Categorized | Government, News

Fire suppression test set July 20-22 at former Kailua-Kona landfill


The County of Hawai`i Department of Environmental Management, Solid Waste Division, is planning a fire-suppression pilot test July 20-22, 2009, at the former Kailua-Kona Landfill (a.k.a. Old Kona Dump), located about three miles north of Kailua-Kona on the west coast of the Island of Hawai`i.

This work is being performed by the County as a Supplemental Environmental Project with oversight provided by the United States Environmental Protection Agency. Work includes a fire-suppression pilot test using a foam fire suppressant to extinguish a subsurface area of burning waste.

The former landfill was used from the 1960s through December 1993 when it was closed by the County. The landfill is approximately 30 acres in size and located east of the Queen Ka`ahumanu Highway. Neighboring properties include the Kona Police Station, Kealakehe High School, and Kealakehe Elementary School. The closest residence is nearly 1 mile east of the landfill.

The prevailing wind direction at the site is from east to west (trade winds). Westerly winds (Kona winds) do occur, but less frequently than trade winds. During operation, several landfill fires were known to exist and waste combustion is believed to have continued after landfill closure to the present time. This pilot test is being conducted to test the use of fire-retardant foam to extinguish a known area of burning waste material located beneath the surface of the landfill’s final cover; this may be an effective method of extinguishing other subsurface landfill fires that are occurring or may occur in the future.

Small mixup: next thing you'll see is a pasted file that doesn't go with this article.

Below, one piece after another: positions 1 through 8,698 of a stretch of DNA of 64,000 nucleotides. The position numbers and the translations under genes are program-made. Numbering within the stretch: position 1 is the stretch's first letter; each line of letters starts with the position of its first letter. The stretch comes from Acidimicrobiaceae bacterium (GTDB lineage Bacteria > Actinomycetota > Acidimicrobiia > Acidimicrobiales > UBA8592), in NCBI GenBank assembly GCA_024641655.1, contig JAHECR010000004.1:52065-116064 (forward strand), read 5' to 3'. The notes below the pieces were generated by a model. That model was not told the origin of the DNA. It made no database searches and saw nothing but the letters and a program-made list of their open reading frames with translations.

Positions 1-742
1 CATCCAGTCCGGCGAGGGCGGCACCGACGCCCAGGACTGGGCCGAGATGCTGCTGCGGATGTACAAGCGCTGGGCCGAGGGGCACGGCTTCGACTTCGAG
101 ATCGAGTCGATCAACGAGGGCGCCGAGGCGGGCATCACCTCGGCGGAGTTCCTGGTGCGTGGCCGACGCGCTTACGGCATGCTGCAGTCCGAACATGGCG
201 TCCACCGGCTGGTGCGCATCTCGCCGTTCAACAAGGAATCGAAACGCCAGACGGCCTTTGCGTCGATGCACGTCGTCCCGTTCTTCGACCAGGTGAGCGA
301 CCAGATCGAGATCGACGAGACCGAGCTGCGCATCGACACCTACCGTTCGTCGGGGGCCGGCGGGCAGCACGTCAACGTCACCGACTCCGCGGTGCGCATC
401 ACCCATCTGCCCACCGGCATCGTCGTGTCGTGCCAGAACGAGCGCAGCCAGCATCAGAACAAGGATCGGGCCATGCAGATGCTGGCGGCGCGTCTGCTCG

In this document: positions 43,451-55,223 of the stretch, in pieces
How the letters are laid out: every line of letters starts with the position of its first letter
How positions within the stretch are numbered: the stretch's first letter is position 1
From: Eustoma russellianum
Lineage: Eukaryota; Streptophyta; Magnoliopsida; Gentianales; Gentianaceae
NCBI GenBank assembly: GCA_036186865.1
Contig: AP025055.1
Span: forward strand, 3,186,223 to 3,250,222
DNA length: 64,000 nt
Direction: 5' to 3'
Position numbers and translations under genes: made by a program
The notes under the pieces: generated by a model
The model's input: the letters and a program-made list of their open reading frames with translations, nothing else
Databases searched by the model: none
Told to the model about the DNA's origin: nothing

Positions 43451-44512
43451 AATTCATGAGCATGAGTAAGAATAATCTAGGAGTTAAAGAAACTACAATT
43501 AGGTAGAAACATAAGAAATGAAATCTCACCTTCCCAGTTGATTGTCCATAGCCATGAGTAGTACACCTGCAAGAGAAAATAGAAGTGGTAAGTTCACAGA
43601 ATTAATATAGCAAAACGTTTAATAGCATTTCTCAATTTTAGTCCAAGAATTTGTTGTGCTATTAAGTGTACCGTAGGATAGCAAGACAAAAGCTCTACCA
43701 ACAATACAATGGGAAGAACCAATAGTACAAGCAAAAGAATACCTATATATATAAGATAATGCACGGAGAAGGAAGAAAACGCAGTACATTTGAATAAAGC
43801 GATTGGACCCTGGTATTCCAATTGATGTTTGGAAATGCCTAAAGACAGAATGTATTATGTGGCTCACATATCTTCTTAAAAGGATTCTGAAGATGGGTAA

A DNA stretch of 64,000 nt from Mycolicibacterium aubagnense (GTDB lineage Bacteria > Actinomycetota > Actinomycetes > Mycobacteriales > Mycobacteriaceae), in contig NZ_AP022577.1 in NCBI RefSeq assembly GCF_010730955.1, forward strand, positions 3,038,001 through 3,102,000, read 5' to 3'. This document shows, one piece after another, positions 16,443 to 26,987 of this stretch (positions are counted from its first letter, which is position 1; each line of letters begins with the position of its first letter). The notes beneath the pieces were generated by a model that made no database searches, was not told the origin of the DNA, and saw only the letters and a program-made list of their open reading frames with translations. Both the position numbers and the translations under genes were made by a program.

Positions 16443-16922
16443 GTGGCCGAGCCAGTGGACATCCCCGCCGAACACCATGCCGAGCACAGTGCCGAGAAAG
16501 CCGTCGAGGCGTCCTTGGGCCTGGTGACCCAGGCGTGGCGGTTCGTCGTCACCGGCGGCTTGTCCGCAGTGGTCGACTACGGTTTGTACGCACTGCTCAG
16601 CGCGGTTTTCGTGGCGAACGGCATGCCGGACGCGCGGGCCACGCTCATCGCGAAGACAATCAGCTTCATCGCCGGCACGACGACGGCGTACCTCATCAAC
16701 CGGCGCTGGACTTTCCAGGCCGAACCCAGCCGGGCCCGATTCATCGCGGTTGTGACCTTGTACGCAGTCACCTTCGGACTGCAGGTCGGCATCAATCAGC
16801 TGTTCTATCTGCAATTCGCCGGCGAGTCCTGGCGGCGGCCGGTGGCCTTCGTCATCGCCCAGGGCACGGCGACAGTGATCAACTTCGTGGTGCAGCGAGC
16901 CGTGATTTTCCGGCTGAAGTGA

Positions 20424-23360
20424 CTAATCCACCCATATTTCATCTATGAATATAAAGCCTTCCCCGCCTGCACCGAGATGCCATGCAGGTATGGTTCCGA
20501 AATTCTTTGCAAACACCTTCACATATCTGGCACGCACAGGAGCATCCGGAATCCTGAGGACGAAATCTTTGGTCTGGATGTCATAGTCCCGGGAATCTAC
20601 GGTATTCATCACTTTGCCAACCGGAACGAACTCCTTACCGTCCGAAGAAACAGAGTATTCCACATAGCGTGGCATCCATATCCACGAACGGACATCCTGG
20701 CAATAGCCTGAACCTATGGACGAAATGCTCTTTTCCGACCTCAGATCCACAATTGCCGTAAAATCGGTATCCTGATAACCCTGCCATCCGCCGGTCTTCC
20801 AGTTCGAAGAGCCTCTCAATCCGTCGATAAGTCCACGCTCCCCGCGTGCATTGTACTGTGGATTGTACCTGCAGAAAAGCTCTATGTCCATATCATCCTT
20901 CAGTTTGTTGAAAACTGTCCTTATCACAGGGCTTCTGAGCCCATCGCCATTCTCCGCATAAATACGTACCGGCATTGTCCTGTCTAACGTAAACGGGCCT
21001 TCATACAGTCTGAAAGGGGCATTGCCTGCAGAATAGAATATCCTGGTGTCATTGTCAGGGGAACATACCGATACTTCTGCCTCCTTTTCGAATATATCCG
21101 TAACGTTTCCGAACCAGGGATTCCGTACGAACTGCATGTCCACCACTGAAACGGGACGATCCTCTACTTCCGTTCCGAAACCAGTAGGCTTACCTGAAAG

A small area of the landfill has been selected for the fire-suppression pilot test. This area’s landfill final cover and buried waste will be excavated and burning waste material will be extinguished by spraying it with fire-suppressant foam. Once extinguished, the waste material will be placed back in the excavation and capped with clean, dirt backfill material.

The County Fire Department and trained environmental professionals will be conducting the test under the supervision of the USEPA. The excavation is planned for a period of about three (3) days and is scheduled for daylight hours. Additional time may be required based on actual field conditions or inclement weather. The work could potentially result in visible smoke emanating from the work site. In order to protect the health and safety of site workers and the public, extensive air monitoring shall be undertaken during the fire-suppression test. Should any unacceptable levels of airborne particles be detected, the situation will be immediately corrected by foaming the waste materials. Work will only proceed if air monitoring indicates that smoke emissions are below permissible limits and will not pose a threat to Public health and safety.

“We appreciate your understanding as we try to improve the County’s ability to extinguish the subsurface fires at this closed landfill,” said Michael Dworsky, chief of the County’s Solid Waste Division. Anyone with questions or concerns about this project should call (808) 961-8515, or email

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